National

Posted: September 25, 2017

The best US cities to avoid effects of climate change, according to report

The sun sets on the Space Needle and downtown skyline as viewed at dusk in Seattle, Washington. Seattle, located in King County, is the largest city in the Pacific Northwest. (Photo by George Rose/Getty Images)
George Rose/Getty Images
The sun sets on the Space Needle and downtown skyline as viewed at dusk in Seattle, Washington. Seattle, located in King County, is the largest city in the Pacific Northwest. (Photo by George Rose/Getty Images)

By Brianna Chambers, Cox Media Group National Content Desk

Weeks after parts of Texas, Florida, Georgia, many of the Atlantic islands and other regions were ravaged by Hurricanes Harvey and Irma, in the wake of Hurricanes Jose and Katia and in the midst of Hurricane Maria, climate change has gained steam again in continued conversations about global warming and humans’ interactions with the earth.

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Included in those discussions are worries that parts of Florida are in danger as sea levels rise.

A new report by Business Insider lists 13 American cities that are “the best U.S. cities to live in to escape the worst effects of climate change.”

“The bottom line is, it’s going to be bad everywhere," Bruce Riordan, the director of the Climate Readiness Institute at the University of California, Berkeley, told Business Insider.

But “there are places that might at least temper the effects of climate change,” according to Vivek Shandas, an urban-planning professor at Portland State University.

Shandas and a group of researchers looked at a variety of factors, including policy and politics, community organization and infrastructure, to determine the cities safest from the dangerous effects of climate change over the next 50 years.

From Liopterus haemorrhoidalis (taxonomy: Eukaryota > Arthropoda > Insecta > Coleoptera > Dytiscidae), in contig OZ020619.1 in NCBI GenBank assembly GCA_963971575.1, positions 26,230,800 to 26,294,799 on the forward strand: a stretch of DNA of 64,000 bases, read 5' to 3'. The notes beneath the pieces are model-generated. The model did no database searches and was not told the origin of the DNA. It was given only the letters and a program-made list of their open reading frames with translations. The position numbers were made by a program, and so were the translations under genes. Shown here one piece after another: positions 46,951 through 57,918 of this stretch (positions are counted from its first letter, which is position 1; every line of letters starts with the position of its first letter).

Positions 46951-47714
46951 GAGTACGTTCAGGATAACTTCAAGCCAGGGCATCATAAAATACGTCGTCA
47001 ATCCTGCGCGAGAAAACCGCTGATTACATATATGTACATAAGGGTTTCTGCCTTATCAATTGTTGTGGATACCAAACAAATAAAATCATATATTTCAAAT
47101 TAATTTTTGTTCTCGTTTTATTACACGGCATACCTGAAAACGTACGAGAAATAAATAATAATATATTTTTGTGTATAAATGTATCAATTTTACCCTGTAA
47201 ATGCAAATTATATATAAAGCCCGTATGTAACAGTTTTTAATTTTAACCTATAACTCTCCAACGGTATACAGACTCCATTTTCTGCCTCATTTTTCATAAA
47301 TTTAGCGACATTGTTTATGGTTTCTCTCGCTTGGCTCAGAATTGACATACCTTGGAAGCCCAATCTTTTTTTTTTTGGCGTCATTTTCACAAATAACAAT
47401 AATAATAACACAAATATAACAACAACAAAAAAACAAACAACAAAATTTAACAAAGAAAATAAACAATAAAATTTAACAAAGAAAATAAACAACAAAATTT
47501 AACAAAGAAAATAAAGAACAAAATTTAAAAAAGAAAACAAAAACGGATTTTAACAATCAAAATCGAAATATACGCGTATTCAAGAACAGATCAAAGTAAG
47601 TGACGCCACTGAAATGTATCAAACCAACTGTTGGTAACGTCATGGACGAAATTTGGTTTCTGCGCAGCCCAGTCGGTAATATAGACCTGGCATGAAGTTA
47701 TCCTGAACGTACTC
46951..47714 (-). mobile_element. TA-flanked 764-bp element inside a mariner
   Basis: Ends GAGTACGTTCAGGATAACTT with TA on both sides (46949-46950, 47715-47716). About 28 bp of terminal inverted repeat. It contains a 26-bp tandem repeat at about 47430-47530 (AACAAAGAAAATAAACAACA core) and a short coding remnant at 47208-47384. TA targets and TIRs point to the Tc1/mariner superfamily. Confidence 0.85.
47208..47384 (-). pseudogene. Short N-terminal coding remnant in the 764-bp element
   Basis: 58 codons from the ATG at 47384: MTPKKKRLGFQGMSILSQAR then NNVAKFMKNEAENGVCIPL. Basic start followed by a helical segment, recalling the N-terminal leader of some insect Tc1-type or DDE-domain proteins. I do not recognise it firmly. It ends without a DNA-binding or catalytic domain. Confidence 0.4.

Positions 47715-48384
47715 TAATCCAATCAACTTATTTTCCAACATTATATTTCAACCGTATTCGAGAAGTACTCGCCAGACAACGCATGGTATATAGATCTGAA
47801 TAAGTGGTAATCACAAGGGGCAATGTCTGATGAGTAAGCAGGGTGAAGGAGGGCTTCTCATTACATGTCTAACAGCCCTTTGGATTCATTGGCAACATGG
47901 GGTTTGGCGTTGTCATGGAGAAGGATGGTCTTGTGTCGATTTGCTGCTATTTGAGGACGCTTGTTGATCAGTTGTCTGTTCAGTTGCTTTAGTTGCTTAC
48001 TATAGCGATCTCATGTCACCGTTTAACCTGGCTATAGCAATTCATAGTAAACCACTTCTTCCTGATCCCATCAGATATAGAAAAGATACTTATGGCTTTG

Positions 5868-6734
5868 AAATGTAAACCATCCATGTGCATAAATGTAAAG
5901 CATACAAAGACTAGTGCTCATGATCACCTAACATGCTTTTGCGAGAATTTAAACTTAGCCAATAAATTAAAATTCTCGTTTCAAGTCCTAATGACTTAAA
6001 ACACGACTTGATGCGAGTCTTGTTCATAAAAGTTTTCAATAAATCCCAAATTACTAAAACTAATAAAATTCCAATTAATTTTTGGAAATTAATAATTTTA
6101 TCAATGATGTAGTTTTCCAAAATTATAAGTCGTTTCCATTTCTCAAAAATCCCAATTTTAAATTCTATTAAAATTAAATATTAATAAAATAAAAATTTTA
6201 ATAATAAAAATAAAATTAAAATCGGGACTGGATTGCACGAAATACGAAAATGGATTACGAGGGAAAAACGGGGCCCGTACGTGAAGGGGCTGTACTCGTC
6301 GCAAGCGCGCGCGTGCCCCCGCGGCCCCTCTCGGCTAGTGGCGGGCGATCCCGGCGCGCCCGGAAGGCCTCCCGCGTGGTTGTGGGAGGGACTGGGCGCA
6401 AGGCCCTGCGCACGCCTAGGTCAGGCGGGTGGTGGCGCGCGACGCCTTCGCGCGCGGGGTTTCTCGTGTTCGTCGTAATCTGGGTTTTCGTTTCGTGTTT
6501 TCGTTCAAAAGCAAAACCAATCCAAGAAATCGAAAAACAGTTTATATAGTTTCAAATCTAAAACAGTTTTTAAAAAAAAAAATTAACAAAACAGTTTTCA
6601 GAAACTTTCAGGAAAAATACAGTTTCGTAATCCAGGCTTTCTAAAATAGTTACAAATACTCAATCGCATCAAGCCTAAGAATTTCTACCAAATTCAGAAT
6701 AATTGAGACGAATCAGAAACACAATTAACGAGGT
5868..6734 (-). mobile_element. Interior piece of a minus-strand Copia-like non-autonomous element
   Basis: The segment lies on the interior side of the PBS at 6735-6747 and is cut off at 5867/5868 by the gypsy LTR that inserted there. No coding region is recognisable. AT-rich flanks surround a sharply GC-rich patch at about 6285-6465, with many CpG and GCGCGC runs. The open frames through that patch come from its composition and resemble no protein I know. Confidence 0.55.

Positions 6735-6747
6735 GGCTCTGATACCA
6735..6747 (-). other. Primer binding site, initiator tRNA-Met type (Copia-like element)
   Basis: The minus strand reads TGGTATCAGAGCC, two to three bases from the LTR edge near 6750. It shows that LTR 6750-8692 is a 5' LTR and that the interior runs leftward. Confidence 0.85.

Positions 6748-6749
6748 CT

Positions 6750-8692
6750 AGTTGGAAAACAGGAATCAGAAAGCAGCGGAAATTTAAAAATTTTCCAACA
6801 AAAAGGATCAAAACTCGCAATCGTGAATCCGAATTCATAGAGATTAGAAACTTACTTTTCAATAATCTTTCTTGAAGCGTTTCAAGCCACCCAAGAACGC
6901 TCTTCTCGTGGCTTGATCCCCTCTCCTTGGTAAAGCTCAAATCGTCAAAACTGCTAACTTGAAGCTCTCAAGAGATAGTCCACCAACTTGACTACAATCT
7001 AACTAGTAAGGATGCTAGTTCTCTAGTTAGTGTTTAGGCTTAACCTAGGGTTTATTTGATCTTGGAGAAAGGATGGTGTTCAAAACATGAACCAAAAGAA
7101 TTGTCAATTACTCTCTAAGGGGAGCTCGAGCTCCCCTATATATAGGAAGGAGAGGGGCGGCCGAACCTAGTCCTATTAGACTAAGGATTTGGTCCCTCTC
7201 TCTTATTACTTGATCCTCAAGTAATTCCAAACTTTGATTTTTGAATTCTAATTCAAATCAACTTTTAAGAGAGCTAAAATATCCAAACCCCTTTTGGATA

According to the report, the Pacific Northwest is the best U.S. region to live to escape the negative effects of climate change, according to Shandas, who said that “their infrastructure tends to be newer and more resilient to major shocks” like heat and rising water.

Austin, Texas, about 160 miles from Houston, which was hit hard by Hurricane Harvey, is also among the top 13 cities -- in part because of durable infrastructure as well as plans to combat carbon dioxide levels and offset emissions.

“We often write off the South as somewhere that’s going get hammered by heat waves and hurricanes, but there are some really interesting places like Austin,” Shandas told Business Insider.

Here’s the full list in no particular order: 

  • Seattle, Washington
  • Philadelphia, Pennsylvania
  • Austin, Texas
  • Phoenix, Arizona
  • Baltimore, Maryland
  • Portland, Oregon
  • San Francisco, California
  • Minneapolis, Minnesota
  • Ann Arbor, Michigan
  • Madison, Wisconsin
  • Chicago, Illinois
  • Denver, Colorado
  • Salt Lake City, Utah

Read more at Business Insider.

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